President & CEO, Praitie Studios LLC
President & CEO, Jobs Logger LLC
Doctor of Liberal Studies, Georgetown University, ‘25
Master of Philosophy in Liberal Arts, University of Pennsylvania ‘19
Master of Liberal Arts, Harvard University ‘17
Bachelor of Arts in Sociology, Yale University ‘00
When Daniel E. Murray (Master of Philosophy in Liberal Arts ‘19) completed his first Master of Liberal Arts degree, he knew he had a compelling research topic: physician-assisted suicide (PAS) laws in the US. He also felt that he had more work to do before he could do this topic justice in his doctoral research. Penn’s Master of Philosophy in Liberal Arts proved to be an ideal next step. As a student in the MPhil program, Daniel had the flexibility to select courses from across the University and tailor his curriculum to his research and goals as a scholar.
“This program really fills a need in the academic arena,” Daniel reflects, “especially for people like me who are preparing for advanced research and don’t want to be locked into a predefined curriculum.” He says having the autonomy to select his courses enabled him to put together a better thesis and move into exciting research areas that “I didn’t even know were good complements to my subject until I explored them.” The program can be completed part time, which allowed Daniel to continue running his businesses—Praitie Studios and Jobs Logger—as he pursued the degree.
Daniel says PAS is a controversial, frequently misunderstood topic whose time has come. He argues that with the country’s aging population, the state of the healthcare system, and the prohibitive cost of high-quality end-of-life care, the time is right to expand PAS nationally. (PAS originated in Oregon over two decades ago but is still only legal in 10 states.) “People are dying with indignity; the terminally ill deserve greater autonomy over when, where, and how they choose to die,” he says.
Daniel says his experience in the MPhil program bolstered his work in three fundamental ways. Most important, he says, was his research writing course taught by Dr. Kristine Rabberman, which gave him the tools to structure an effective proposal and thesis. “The level of writing in a PhD program is so much more advanced and so much more creative than what most students are prepared to do,” Daniel notes. “Now I know that I can produce publication-ready work.”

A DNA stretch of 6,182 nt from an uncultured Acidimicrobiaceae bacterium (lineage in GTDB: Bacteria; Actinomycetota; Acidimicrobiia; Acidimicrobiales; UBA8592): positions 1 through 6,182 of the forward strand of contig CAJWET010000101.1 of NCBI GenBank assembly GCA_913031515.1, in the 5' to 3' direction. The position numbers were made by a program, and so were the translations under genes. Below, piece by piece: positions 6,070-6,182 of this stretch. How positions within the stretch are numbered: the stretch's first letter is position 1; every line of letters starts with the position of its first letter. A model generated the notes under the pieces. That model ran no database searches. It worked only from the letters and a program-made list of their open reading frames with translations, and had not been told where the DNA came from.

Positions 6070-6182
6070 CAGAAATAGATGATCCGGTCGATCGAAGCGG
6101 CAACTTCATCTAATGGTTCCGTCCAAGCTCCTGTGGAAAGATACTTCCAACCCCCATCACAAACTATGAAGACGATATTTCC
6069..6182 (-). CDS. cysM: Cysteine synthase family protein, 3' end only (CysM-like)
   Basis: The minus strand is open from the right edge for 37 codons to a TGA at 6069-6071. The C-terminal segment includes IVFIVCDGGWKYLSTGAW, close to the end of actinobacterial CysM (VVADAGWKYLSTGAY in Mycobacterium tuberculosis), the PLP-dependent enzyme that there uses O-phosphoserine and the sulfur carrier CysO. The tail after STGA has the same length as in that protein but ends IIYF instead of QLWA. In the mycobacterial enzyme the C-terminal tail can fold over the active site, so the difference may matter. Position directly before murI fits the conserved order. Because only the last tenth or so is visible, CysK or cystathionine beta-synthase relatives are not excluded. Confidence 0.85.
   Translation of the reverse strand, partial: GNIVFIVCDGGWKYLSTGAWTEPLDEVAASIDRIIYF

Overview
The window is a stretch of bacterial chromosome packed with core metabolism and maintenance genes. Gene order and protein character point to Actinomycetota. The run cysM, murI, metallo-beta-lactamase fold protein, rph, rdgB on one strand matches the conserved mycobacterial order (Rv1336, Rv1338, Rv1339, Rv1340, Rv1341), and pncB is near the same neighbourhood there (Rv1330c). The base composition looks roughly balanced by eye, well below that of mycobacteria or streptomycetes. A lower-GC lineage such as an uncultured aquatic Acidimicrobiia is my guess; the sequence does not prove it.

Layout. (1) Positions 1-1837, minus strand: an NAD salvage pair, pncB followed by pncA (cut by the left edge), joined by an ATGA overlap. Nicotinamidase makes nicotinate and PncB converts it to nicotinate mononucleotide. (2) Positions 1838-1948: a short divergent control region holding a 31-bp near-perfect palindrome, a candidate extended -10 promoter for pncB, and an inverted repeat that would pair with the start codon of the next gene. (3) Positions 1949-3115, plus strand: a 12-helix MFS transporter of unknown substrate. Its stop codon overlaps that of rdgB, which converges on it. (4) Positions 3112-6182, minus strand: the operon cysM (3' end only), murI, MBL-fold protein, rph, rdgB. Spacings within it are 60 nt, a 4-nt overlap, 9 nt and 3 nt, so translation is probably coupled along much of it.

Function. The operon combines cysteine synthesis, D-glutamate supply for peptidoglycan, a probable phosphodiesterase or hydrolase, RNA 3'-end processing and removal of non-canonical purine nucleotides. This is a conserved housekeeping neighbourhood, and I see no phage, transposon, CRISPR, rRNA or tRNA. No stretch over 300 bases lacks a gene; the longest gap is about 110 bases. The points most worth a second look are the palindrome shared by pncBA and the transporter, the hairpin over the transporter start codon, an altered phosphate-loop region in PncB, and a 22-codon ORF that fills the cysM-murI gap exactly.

Secondly, Daniel says his research benefited from the philosophical grounding that he gained in the program. “Most of the challenges we are facing in our current moment were already hashed out by the great thinkers, to some extent, thousands of years ago: life, death, God, religion, ethics, the soul.” In studying The Iliad and other classical texts, Daniel discovered resonances between the great philosophers’ ideas about suicide and the contemporary debate about PAS.
Lastly, Daniel says he benefited greatly from taking courses on public policy, which he recommends for anyone engaged in philosophical research. “We live in a society that is based on laws, so whatever you’re writing about, whatever ethical problem you’re trying to address, you need to look at the laws that set those problems in play,” he notes. This legal background was especially important for Daniel since his capstone thesis project advocates for amendments to current legislation in the states that offer PAS. His paper, “Physician-Assisted Suicide as an End-of-Life Care Option for Terminally Ill Patients Nationally,” contains the level of evidentiary support that would be needed to effect legislative change.
The next phase of Daniel’s work is ambitious: advocating for a national PAS program as exists now in the Netherlands. This will require many years of research on an international scale, but Daniel is ready. He reflects, “The MPhil program gave me a solid foundation. So now, whatever obstacles I encounter, I know I will be able to overcome them. I can do my best work and really hit this out of the park.”